“Nigerian” scams continuously popping up in real estate

The media is often covering the stories of individuals and whole families who have lost anywhere from thousands to hundreds of thousands of dollars to Nigerian Scams. Dubbed “Nigerian” or 419 scams, most of them originate from African countries. If one falls for such a scheme, it is pretty much impossible to get your money back.

People do in fact fall for these scams, and they are swiftly moving to real estate.
The Saskatchewan Leader Post recently reported on a couple who thought they’d sold their home to a British doctor, only to find out he didn’t exist after investigating further. The entire transaction turned out to be a Nigerian scam for hundreds of thousands of dollars. The couple was extremely lucky as they caught it in time, but many others aren’t. Other scams may include people sending cheques for amounts much larger than the price of the home, and the sellers are then advised to send them a cheque for the extra money. These scams are especially prevalent in for sale by owner transactions because of the lack of protection sellers have.

These scams are essentially the same as the ones you’ll find in your inbox. You know the ones: all in capital letters, poorly spelled and that promise unbelievable riches. They’re often from an ambassador, minister, prince or long-lost relative. They have a bunch of money they need to move, and if you cash their fake cheque and send them the majority, you can keep a hefty chunk for yourself – lucky you!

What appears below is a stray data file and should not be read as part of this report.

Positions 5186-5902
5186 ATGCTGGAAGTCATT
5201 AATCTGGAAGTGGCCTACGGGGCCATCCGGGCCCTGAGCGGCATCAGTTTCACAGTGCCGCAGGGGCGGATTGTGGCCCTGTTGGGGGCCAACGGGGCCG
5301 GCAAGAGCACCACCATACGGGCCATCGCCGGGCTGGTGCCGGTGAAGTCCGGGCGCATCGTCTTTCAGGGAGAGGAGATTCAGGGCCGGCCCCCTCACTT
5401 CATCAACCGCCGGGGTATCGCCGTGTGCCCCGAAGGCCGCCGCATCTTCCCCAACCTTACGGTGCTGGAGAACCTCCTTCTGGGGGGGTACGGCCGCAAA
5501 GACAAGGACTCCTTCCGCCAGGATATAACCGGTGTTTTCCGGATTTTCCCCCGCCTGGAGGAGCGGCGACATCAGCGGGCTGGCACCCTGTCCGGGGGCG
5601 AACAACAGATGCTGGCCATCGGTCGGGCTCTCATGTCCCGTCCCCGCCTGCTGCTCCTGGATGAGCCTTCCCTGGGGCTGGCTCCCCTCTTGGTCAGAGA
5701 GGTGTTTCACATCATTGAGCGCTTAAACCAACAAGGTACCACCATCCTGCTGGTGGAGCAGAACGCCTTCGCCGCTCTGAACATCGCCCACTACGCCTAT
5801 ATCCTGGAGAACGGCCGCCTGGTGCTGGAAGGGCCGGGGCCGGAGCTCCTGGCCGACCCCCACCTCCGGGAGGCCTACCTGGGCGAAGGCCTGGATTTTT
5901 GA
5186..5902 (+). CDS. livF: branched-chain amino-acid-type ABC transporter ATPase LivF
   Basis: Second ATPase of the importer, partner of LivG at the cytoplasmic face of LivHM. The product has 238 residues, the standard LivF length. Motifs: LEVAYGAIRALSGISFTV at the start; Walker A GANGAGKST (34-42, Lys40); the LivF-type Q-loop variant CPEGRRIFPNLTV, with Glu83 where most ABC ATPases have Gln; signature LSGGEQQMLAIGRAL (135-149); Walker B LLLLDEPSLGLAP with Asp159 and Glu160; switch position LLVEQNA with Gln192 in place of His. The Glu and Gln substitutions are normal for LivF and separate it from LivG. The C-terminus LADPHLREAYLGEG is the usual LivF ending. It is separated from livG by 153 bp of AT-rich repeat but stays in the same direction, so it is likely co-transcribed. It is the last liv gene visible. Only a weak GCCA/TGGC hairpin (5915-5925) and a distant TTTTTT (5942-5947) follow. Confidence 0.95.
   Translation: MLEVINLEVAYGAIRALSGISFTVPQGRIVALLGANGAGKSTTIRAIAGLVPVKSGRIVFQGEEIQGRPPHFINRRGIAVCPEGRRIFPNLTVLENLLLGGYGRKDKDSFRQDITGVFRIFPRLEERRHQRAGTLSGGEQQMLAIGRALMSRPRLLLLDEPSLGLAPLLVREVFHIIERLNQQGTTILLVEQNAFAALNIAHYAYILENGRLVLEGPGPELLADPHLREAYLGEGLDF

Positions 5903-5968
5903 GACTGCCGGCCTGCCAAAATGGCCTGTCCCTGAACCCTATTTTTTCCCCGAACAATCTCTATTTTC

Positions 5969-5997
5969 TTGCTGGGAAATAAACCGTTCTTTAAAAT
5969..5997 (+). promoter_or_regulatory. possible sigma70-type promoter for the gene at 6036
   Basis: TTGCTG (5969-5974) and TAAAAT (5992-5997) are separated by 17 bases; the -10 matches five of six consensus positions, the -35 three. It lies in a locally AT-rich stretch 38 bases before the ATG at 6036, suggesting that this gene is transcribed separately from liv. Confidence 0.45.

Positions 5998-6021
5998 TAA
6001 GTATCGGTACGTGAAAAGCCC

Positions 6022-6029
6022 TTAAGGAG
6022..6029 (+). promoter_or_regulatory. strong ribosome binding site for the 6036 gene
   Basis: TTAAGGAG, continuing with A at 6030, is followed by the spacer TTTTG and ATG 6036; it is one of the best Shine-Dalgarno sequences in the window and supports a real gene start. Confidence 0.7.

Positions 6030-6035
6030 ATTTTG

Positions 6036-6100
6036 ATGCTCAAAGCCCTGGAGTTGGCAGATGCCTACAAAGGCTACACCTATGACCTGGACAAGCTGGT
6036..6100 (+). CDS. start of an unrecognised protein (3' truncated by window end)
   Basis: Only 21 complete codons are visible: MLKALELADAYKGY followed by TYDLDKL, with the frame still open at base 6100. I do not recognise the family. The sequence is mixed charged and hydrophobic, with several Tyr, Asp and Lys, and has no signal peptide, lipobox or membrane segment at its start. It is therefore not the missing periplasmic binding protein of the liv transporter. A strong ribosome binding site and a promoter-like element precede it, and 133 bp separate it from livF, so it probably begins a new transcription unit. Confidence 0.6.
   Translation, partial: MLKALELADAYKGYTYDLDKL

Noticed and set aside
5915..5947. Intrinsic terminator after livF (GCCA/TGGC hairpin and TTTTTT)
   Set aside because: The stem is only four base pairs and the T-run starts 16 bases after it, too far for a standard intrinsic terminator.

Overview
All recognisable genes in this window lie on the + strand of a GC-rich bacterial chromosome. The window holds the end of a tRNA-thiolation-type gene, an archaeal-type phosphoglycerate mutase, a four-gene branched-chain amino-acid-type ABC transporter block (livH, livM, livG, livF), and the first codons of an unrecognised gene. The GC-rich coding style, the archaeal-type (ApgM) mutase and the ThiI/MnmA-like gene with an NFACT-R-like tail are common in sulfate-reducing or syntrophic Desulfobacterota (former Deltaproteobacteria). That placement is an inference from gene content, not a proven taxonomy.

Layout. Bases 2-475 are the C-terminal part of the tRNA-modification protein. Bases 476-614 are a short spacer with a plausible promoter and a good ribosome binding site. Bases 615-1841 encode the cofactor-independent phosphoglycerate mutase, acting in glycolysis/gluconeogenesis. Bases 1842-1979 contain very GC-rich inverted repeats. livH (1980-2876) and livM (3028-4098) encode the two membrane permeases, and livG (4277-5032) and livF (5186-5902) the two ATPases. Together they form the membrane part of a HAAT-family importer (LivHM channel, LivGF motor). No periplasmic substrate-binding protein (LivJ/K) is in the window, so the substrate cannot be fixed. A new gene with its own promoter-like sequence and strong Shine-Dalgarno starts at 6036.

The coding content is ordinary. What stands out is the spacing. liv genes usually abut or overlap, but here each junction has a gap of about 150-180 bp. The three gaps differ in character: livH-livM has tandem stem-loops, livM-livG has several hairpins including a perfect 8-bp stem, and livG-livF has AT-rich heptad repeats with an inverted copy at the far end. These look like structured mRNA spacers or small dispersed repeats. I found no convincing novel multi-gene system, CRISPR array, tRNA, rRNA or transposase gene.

They seem like goofy, harmless e-mails, but some scams have gone as far as to invite people to Nigeria to meet with “officials” and claim paper money that only turns into legal currency when a special chemical solution is rubbed on it. Really.

Some of these individuals have been kidnapped, and there is one documented case of a Canadian man being found murdered after flying to South Africa to claim the money he was promised.

Most of these letters are not addressed to you by name and are marked as urgent and confidential. They may mention needing to move money out of a West African country or request your banking information. Some of the scams mention illegal activities or difficulties transferring money because of government regulations, while others are based in safe and legal transactions, such as real estate.

This site is owned & operated by: Royal LePage Real Estate Services Ltd Johnston & Daniel Division,477 Mount Pleasant Road, Toronto, Ontario, M4S 2L9, 416.489.2121. The content is provided by a number of sources as referenced in the contribution list.


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